Joint Replacement Surgery


Fast Facts

  • About 790,000 total knee replacements and 544,000 hip replacements are done every year in the U.S. This number continues to grow as our population ages.
  • Total joint replacement is one of the safest and most reliable treatments in any area of medicine. A hip or knee replacement can last for 20 or more years. In fact, for most patients, total joint replacement surgery is a lifelong solution for arthritis of the hip or knee.
  • Total joint replacement should only be considered after a reasonable attempt at non-surgical management has been unsuccessful.

Joint replacement surgeries are performed by orthopedic surgeons. These surgeries involve removing worn cartilage from both sides of the joint, then resurfacing the joint with a metal and plastic implant. The implant looks and functions much like a normal joint.

What Determines the Appropriateness of Joint Surgery?

Joint replacement surgery is usually recommended for patients with advanced end stage joint disease. Severe or “end-stage” arthritis can be caused by a range of problems including osteoarthritis, rheumatoid arthritis and other inflammatory joint problems, previous joint injuries and fractures, joint infections, and other rare conditions such as osteonecrosis.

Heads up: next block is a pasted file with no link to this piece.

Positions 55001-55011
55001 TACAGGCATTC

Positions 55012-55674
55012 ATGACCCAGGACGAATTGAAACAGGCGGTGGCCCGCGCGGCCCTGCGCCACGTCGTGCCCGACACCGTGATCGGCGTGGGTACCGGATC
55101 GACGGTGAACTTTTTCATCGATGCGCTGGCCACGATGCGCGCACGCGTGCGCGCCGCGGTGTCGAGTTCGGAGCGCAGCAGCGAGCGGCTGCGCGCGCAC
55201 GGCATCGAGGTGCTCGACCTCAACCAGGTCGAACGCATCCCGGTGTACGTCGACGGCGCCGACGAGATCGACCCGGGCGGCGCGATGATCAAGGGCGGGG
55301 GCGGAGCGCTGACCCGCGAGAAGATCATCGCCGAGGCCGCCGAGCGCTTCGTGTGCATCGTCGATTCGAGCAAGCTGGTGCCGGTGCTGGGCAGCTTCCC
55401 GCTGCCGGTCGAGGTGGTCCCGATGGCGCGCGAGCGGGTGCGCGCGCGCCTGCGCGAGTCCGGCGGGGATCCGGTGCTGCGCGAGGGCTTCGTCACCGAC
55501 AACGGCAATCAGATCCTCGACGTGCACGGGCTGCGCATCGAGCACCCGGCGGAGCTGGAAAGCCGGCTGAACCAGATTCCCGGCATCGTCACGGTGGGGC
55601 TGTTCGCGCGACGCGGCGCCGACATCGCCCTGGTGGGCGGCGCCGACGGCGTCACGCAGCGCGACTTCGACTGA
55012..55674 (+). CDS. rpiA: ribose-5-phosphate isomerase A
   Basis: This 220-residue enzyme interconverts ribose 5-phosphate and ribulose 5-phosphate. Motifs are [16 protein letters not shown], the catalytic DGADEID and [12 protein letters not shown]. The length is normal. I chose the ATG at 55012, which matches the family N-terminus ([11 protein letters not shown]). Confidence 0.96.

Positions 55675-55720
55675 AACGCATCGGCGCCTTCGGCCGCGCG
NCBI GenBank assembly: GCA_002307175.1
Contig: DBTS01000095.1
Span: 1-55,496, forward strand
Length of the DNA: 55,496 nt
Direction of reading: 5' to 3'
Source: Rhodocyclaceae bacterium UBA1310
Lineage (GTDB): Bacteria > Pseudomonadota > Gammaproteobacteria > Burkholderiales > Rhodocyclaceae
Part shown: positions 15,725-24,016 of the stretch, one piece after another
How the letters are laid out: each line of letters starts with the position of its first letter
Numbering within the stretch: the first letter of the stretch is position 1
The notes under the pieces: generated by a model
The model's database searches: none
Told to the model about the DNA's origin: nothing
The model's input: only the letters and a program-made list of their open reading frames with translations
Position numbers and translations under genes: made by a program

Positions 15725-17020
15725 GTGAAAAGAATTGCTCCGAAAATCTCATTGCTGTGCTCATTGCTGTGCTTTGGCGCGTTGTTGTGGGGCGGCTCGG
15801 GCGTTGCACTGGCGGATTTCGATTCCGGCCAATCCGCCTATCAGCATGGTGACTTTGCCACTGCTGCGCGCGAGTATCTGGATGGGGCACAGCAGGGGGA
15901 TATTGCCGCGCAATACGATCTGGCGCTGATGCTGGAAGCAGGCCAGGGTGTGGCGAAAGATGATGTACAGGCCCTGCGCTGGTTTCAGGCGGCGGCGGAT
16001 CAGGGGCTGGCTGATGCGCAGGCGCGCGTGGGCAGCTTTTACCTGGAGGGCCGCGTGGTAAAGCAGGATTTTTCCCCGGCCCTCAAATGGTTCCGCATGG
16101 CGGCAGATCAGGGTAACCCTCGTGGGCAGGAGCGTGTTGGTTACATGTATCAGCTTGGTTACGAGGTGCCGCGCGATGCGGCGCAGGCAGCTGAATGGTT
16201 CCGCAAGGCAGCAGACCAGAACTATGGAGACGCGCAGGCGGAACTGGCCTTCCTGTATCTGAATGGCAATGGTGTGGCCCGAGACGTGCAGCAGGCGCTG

The decision to have surgery is based on your general medical condition and fitness for surgery. The decision is also based on how much arthritis is affecting your quality of life – how much arthritis is causing functional decline and disabling pain. Before surgery, talk to your primary care doctor to be sure your health is good enough to undergo the anesthesia and rehabilitation associated with the surgery.


The need for joint replacement surgery can be lessened by comprehensive medical treatment of arthritis. This includes medications; adjusting exercise to low impact activities (e.g., swimming, walking, biking, etc.); weight loss; nutritional supplements; and joint injections. Comprehensive medical treatment can help you live with your arthritis. However, when such treatments are no longer effective, joint replacement surgery can relieve pain and restore the quality of life lost due to arthritis.

Living with Joint Replacement

Following a relatively short period of recovery after surgery, patients usually return to a high level of activity. During recovery, you will have physical therapy. The speed of recovery following surgery depends on your general health and overall physical fitness, your level of activity before surgery, the degree and length of physical impairment before surgery, and the type of surgery you had.

Updated February 2024 by Laura Ray, MLS, and reviewed by the American College of Rheumatology Communications and Marketing Committee.

This patient information is provided for general education only. Individuals should consult a qualified health care provider for professional medical advice, diagnosis, and treatment of a medical or health condition.

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